Italian bank Intesa Sanpaolo has launched a €4.86bn takeover bid on its banking rival UBI Banca in what has been described as a response to supervisors' repeated appeals for Italian banks' consolidation.
The move has been seen by some industry voices and the media as an attempt by Intesa to start a consolidation wave in Italy's fragmented banking system.
The Italian lender, which is the biggest in the country, said it would offer 1.7 newly issued shares for every 10 UBI Banca shares tendered.It explained the bid corresponds to a value of €4.25 per share in UBI Banca, or a 27.6% premium to the lender's share price at the end of last week.
Thanks to this operation, the bank that will emerge from the integration of Intesa Sanpaolo and UBI will be one of the leaders of the new banking system.”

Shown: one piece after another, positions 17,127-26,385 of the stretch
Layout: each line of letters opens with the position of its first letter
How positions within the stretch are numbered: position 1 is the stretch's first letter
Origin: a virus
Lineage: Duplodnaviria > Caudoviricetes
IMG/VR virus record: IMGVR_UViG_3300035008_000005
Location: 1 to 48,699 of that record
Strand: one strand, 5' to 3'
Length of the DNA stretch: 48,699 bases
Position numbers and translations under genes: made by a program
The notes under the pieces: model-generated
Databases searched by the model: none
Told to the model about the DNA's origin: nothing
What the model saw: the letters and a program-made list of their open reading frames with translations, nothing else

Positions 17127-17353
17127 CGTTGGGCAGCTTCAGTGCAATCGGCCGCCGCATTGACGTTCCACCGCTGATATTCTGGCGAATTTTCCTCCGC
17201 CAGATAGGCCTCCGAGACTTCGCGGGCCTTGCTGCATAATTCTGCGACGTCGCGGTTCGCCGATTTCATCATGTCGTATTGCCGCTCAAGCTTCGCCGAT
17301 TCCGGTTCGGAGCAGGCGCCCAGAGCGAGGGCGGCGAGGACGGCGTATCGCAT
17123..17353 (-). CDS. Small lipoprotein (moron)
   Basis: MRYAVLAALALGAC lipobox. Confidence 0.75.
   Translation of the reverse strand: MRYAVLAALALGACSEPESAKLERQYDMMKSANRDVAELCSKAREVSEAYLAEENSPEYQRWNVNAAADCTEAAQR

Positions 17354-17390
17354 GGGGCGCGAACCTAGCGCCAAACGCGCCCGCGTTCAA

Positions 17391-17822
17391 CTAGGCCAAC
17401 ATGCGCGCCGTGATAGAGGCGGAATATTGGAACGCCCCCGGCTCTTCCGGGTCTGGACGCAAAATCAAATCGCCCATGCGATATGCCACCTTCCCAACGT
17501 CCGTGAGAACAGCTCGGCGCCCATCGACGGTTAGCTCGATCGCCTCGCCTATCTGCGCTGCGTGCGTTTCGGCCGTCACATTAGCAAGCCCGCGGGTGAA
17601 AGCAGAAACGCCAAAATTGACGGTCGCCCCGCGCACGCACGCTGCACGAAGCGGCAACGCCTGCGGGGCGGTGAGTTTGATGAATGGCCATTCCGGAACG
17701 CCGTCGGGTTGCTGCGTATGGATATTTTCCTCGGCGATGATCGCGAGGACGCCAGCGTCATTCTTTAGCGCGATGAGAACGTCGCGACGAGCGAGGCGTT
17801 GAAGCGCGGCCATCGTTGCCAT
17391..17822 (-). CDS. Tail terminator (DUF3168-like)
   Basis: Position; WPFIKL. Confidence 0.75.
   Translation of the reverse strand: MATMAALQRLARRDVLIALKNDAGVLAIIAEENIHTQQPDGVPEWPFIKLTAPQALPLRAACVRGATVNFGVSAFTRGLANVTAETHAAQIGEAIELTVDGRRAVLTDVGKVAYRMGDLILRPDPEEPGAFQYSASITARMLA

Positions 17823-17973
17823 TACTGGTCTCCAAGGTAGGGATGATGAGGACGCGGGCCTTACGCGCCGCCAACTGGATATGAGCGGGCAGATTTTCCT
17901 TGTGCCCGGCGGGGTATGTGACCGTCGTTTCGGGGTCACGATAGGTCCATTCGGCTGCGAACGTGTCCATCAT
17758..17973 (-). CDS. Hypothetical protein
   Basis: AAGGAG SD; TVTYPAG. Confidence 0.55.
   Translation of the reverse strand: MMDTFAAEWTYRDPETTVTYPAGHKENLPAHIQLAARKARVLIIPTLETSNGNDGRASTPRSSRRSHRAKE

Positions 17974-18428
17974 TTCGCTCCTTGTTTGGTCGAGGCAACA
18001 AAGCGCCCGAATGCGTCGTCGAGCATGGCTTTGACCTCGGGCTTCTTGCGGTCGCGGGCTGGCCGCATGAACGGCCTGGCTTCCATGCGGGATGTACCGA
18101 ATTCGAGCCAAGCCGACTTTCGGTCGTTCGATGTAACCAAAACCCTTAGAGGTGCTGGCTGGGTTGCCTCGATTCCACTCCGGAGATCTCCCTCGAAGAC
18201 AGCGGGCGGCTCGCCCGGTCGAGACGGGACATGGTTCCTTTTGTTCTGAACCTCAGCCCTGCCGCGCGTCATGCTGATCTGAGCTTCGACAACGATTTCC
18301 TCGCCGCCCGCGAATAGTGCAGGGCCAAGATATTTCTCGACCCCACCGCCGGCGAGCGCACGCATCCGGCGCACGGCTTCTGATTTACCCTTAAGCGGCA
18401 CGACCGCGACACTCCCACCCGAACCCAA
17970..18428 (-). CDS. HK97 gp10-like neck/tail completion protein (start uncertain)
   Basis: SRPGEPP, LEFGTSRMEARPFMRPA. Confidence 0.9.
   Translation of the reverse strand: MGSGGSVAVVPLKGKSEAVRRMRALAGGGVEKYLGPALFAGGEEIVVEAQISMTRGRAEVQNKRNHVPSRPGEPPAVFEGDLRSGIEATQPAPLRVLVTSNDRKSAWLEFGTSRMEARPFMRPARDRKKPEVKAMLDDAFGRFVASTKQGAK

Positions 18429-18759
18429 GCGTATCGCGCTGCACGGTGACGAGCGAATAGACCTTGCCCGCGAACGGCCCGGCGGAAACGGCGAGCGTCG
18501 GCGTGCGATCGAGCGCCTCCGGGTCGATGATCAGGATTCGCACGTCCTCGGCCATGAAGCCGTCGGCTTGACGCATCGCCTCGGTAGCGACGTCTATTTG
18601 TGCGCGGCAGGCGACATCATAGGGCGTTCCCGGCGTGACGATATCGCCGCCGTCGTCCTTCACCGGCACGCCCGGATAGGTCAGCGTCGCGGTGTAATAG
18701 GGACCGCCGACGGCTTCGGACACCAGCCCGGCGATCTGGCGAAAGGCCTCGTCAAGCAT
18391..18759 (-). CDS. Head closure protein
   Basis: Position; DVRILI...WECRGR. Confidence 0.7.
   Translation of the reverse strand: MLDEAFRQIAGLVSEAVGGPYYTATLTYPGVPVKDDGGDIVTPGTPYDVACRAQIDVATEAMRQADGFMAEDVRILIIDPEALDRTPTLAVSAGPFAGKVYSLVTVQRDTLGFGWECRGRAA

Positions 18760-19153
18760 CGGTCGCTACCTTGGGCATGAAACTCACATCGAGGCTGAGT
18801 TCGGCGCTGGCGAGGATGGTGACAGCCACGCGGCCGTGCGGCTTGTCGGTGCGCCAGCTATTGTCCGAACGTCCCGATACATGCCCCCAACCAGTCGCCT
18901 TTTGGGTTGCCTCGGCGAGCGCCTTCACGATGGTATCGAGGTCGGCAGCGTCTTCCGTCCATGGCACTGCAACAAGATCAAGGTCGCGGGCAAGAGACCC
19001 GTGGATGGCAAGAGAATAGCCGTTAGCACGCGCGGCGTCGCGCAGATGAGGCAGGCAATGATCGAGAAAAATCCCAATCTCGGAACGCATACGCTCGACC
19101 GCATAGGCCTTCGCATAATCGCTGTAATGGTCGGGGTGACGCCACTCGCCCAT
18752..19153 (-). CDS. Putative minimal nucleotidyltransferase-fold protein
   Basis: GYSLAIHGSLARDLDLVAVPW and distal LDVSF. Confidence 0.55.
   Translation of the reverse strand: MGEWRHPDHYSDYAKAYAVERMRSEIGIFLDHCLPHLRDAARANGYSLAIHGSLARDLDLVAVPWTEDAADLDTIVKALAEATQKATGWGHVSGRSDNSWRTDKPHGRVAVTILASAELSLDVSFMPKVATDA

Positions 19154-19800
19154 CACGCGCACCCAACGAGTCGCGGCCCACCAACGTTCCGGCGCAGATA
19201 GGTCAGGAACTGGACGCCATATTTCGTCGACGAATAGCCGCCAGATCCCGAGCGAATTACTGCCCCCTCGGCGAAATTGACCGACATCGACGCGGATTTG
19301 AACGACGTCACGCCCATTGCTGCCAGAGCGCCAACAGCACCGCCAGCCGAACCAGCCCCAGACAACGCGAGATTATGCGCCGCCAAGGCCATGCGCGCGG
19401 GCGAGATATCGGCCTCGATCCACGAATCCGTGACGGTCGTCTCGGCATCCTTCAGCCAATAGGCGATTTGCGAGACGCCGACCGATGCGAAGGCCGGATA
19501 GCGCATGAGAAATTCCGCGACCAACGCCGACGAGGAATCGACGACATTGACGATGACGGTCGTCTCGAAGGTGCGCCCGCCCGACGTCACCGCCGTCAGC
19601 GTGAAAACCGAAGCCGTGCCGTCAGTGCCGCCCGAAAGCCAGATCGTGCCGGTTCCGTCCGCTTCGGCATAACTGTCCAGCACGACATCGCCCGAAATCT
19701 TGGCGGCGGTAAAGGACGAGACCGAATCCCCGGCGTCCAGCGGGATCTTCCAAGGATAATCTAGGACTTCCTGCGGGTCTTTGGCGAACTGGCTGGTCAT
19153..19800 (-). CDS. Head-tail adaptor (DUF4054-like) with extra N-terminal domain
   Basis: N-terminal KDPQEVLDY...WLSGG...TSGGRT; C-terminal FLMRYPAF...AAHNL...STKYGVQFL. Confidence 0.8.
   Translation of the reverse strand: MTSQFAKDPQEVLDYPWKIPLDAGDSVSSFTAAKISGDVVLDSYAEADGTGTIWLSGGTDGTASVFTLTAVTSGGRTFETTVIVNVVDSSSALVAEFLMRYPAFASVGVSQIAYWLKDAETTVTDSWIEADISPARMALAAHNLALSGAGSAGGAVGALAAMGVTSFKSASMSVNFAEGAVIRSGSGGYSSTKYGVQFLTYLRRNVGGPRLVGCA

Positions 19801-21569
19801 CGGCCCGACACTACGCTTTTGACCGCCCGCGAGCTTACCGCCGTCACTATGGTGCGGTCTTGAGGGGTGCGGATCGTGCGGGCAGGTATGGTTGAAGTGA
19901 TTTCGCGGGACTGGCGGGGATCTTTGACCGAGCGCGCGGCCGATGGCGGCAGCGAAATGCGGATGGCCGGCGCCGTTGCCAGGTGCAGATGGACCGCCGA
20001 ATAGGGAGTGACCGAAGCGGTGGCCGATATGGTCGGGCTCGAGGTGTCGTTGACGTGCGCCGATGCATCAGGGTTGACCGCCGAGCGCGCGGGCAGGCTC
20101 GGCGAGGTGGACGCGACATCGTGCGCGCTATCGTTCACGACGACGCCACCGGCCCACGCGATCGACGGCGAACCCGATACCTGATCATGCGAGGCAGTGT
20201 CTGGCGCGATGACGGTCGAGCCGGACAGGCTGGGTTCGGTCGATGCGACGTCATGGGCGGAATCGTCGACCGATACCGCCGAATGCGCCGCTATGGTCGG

If the offer materialises, the firm emerging from the operation would be the seventh-largest bank in the eurozone with €1.1trn in assets. It would also give Intesa €3m retail, small business and private clients and combined revenues would reach €21bn.
Intesa said in a statement: "Our industry, at a European level, has entered a phase that requires greater scale, increased investment capacity and a focus on socially sustainable finance in order to excel.
"Thanks to this operation, the bank that will emerge from the integration of Intesa Sanpaolo and UBI will be one of the leaders of the new banking system."
If the offer is successful Intesa would quickly delist UBI and merge with it, aiming to complete the transaction by the end of the year.
With regards to the selection of UBI, Intesa CEO Carlo Messina, said: "UBI is the best run medium-sized bank in Italy, both in terms of its balance sheet and its commitment to the real economy and sustainability.
"UBI's CEO and management team have done an excellent job, and they can expect notable opportunities inside the new Group that will emerge from this operation. Indeed, Intesa Sanpaolo can be an accelerating factor in achieving the objectives just announced in the new UBI business plan."
UBI did not have immediate comment.